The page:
There are two kinds of beer drinkers in this world—those who stopped drinking Milwaukee’s Best Light when they hit 19, and those who were a bit too excited to find out that To Catch a Predator stopped airing episodes in 2007.
4: Bud Light Lime
43% Drop in Sales from 2009-2014
We are so glad that the whole Bud Lime thing turned out to be a relative flash in the pan, because not only is Bud Light Lime one of the worst crimes committed upon beer, but if it had stayed as popular as it was back in 2008 for much longer the market would have been flooded by shitty cheap beers with shitty fruit flavors added to it after the fact. Thanks to a marketing blitz and a possible instance of mass hysteria, Bud Light Lime was fucking everywhere when it was first released.
“Finally,” said people whose tastes have matured enough since then to look back and feel ashamed of themselves, “something as shitty as Corona, without me having to take the time to jam a lime into it!”
Bud Light Lime came out right as the craft beer movement started to break out of its niche market shell and transform into a force in the American brewing scene. Budweiser’s executives saw this and thought, “Wow, we’re starting to lose clients to people that want their beer to taste like something. Well…lime is something, right?” Then they took a line of blow and bought Goose Island.
3: Miller Genuine Draft
54.5% Drop in Sales from 2009-2014
Every time you step into a bar that sells Miller Genuine draft, there is a small part of you that wonders if you accidentally stepped through a wormhole that sent you back in time. Miller Genuine Draft wasn’t even introduced until 1985, but everything about it feels like it came from one of those prison-dimensions from the Superman movies that’s forever set for the mid-70s.
It takes the High Life recipe, but the beer is cold filtered instead of pasteurized. You might assume that it is the “non-light” version of Miller Lite, but you’d be wrong. We’re not sure if that last sentence is a compliment or an insult for Miller.
Either way, only 1 million barrels of this shipped out in 2014, and MillerCoors has already closed the plant where the first Miller Genuine Draft was brewed, which was either a cost cutting measure or the brewing equivalent of an exorcism.
2: Milwaukee’s Best
55.7% Drop in Sales from 2009-2014
Milwaukee’s Best was first brewed in 1895 under the name “Gettelman’s Milwaukee’s Best Beer” before being bought out by Miller in 1961 and dropping the family name. You’ll notice that the Gettelmans don’t seem to be complaining about this lack of legacy.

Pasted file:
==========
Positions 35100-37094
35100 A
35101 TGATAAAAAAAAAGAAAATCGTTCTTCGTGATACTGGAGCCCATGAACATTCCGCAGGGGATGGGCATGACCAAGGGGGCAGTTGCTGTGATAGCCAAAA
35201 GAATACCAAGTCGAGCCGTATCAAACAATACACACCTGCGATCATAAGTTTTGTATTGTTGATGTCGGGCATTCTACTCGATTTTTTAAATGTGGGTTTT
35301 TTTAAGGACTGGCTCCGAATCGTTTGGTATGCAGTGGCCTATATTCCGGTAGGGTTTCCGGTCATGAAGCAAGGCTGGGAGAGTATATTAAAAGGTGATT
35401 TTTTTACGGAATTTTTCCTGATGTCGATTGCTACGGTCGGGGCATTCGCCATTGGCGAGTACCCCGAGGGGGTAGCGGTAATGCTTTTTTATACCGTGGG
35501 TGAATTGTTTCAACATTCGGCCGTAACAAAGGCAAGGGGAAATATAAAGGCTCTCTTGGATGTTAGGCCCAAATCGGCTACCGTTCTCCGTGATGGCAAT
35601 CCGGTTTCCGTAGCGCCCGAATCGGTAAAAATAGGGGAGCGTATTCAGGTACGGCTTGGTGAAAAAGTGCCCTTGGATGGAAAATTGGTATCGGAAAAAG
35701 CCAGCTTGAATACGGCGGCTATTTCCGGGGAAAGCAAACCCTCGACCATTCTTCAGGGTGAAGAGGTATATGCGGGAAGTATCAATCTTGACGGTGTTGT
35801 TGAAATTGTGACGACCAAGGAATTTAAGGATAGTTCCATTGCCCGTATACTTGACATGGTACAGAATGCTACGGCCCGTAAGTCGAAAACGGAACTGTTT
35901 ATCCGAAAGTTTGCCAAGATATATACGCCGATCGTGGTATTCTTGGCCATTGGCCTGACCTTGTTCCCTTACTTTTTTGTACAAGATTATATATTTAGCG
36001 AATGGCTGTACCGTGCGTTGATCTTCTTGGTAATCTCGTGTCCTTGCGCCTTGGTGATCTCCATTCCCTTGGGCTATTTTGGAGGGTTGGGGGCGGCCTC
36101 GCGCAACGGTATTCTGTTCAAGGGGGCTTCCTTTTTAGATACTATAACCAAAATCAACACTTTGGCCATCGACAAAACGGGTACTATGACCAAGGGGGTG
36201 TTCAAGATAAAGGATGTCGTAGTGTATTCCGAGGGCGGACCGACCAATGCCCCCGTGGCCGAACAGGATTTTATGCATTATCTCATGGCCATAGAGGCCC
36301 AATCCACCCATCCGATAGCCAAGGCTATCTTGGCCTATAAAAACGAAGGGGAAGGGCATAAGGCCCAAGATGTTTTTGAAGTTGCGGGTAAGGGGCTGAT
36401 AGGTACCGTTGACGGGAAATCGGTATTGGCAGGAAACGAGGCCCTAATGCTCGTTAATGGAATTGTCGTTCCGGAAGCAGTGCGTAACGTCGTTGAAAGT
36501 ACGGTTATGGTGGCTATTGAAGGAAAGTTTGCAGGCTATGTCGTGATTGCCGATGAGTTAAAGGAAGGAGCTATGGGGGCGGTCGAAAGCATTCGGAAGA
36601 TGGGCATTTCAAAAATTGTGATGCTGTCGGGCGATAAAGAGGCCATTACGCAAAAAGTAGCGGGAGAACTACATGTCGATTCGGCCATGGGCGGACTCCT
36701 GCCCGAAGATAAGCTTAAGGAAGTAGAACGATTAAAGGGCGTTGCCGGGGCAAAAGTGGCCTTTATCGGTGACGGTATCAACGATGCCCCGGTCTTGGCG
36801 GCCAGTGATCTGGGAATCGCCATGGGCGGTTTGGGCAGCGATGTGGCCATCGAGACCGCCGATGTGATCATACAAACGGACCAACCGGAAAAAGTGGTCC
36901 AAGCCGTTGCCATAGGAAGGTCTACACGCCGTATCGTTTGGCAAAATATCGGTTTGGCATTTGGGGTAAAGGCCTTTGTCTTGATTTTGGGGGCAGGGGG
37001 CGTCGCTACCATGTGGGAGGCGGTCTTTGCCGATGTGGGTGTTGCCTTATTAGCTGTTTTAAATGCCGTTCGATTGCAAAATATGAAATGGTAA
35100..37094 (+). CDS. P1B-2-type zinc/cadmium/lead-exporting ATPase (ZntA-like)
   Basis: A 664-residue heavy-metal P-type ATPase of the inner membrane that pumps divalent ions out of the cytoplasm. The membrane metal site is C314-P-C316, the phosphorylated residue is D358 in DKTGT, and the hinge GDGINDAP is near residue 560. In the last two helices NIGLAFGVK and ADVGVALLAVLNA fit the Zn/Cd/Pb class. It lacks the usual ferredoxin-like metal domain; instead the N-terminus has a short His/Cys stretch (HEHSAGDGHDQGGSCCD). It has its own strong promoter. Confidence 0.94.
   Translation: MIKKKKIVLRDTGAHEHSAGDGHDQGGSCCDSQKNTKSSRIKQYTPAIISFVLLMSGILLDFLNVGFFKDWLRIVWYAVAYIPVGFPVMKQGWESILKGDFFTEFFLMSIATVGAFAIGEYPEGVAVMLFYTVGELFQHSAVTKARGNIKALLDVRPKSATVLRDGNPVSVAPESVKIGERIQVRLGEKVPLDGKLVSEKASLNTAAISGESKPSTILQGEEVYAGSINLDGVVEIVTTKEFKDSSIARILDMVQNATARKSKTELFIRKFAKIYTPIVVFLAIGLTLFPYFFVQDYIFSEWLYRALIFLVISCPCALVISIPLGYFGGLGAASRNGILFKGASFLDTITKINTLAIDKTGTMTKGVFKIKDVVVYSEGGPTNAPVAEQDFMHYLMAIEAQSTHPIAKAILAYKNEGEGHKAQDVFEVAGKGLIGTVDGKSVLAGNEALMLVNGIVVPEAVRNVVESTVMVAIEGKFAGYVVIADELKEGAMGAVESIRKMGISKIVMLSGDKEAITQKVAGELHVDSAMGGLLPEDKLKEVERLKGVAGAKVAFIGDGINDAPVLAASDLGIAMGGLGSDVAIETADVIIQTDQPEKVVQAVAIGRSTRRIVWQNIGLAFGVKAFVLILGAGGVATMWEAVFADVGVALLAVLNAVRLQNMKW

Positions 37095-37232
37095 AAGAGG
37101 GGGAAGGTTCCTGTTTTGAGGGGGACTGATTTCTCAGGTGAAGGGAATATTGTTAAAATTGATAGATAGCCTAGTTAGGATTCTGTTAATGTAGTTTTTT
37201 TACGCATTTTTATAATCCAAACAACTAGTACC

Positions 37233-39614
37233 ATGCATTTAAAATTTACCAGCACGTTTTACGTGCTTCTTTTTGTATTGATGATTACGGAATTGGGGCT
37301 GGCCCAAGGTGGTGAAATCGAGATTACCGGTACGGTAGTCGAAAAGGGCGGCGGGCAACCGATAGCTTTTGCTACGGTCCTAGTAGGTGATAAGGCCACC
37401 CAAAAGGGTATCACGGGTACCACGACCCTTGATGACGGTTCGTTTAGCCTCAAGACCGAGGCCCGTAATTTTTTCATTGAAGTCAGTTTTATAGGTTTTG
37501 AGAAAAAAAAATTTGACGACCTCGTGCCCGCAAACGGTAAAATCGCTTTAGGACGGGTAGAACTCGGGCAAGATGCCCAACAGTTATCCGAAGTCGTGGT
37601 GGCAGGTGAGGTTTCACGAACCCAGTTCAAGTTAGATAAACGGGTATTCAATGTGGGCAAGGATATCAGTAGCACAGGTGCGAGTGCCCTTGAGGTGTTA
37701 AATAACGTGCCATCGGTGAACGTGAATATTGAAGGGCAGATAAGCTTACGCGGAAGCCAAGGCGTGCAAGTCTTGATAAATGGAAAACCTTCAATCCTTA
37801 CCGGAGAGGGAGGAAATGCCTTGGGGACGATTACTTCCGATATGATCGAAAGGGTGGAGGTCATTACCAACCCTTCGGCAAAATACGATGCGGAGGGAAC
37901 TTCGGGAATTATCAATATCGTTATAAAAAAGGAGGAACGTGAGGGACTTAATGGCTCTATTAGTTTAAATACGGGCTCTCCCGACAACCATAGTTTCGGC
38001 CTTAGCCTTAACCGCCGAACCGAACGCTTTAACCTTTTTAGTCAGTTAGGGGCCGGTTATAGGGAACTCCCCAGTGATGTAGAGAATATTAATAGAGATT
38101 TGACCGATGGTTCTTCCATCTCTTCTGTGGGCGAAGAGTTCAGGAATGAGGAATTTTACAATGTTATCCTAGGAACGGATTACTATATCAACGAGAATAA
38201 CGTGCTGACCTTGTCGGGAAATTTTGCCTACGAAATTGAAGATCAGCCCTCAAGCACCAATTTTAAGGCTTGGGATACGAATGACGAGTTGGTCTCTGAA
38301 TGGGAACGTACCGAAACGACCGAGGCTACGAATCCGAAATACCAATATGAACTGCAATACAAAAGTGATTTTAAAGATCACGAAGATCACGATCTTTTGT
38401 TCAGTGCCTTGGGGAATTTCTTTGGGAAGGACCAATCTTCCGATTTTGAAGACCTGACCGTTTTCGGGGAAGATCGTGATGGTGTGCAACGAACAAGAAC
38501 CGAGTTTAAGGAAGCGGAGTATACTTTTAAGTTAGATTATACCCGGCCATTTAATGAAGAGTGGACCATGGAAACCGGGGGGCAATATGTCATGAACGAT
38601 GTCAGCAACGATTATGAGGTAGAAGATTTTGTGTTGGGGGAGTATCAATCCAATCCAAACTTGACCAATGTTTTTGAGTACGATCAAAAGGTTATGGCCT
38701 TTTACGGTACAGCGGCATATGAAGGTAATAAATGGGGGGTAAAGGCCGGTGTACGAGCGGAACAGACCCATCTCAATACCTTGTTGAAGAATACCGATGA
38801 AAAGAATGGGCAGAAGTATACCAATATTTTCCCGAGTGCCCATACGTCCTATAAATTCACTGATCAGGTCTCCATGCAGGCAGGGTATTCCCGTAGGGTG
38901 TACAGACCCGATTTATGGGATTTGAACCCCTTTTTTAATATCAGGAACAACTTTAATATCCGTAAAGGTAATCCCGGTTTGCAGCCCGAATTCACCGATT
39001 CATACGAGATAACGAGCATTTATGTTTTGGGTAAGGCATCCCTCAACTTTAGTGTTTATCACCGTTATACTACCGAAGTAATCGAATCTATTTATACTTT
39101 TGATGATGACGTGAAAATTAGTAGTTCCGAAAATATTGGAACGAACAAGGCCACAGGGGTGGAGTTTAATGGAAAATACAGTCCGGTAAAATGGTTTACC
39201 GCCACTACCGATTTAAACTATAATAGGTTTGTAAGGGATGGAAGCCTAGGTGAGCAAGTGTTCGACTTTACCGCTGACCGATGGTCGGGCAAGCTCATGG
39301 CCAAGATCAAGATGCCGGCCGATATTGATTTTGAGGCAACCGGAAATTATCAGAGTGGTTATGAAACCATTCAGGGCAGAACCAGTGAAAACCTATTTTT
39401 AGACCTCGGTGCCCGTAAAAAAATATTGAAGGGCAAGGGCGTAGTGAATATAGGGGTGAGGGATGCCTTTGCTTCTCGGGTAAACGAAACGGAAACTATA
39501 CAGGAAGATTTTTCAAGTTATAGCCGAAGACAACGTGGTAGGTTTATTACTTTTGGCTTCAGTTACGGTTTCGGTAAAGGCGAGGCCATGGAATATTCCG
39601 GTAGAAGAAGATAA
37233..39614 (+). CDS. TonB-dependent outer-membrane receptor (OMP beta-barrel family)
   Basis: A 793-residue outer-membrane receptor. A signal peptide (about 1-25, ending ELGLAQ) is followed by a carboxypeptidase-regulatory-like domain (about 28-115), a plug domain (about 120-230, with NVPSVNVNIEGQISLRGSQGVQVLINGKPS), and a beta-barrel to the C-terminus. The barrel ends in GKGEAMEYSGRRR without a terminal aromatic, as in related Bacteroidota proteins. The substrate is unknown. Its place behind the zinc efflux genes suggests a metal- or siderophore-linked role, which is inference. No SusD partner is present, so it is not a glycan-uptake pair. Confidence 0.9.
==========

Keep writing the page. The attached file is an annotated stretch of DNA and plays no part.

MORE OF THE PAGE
If anything we’d guess that they took less money if Miller promised to take their name off it. “Call it whatever you want, we’re just tired of the world conflating the Gettelmans with rancid alcoholic sink sludge.”
Milwaukee’s Best is fading away too, it would seem, shipping only 510,000 barrels of beer in 2014. The 247wallst.com article we’ve lifted this data from emphasizes how this beer, colloquially known as The Beast for non-flattering reasons we suspect you can figure out yourself, suffers from its decision to emphasize its marketing material only towards men. “Explicitly excluding one half of the market,” they say, “may partially explain the beer’s poor sales performance.”
And while that is true, we have another guess about that—we’re pretty sure its poor sales performance is tied to the fact that the beer tastes like chugging a Busch Lite after you’ve puked and rallied.
1: Bud Select
60.4% Drop in Sales from 2009-2014
Bud Select is a beer for someone who is on a diet, but who also has friends that hate them and aren’t willing to tell them that Guinness still has less calories. A case of Budweiser Select is the universal answer to the question “How could this party get any worse?”
The first person who ever drank a Budweiser Select died less than a month later, not because of anything inside of the beer, but rather because Darwin states that anyone who thinks drinking “Budweiser Select is a good idea” can only have made it 21 years without killing themselves in some idiotic manner out of sheer, unsustainable luck.
Bud Select was a waste of an idea by a giant corporation that can still manage to ship out over a million barrels a year before this 60% skid brought it down to 475,000. The only thing worse than Bud Select is Bud Select 55, the “diet” version of this beer that has only 55 calories by having less than half the alcohol, giving it about as much of a chance of giving you a good buzz as making out with your alcoholic stepdad, while being only slightly less traumatizing.
We can only hope that the Bud Select ship will continue to sink, and we beseech you, America, not to get lazy in this endeavor. You must continue to spurn these shitty beers until they go away, or at least until people stop trying to take time out of their day to convince you that Bud Light is “not that bad, really.” We have a lot of work to do, but it’s a start.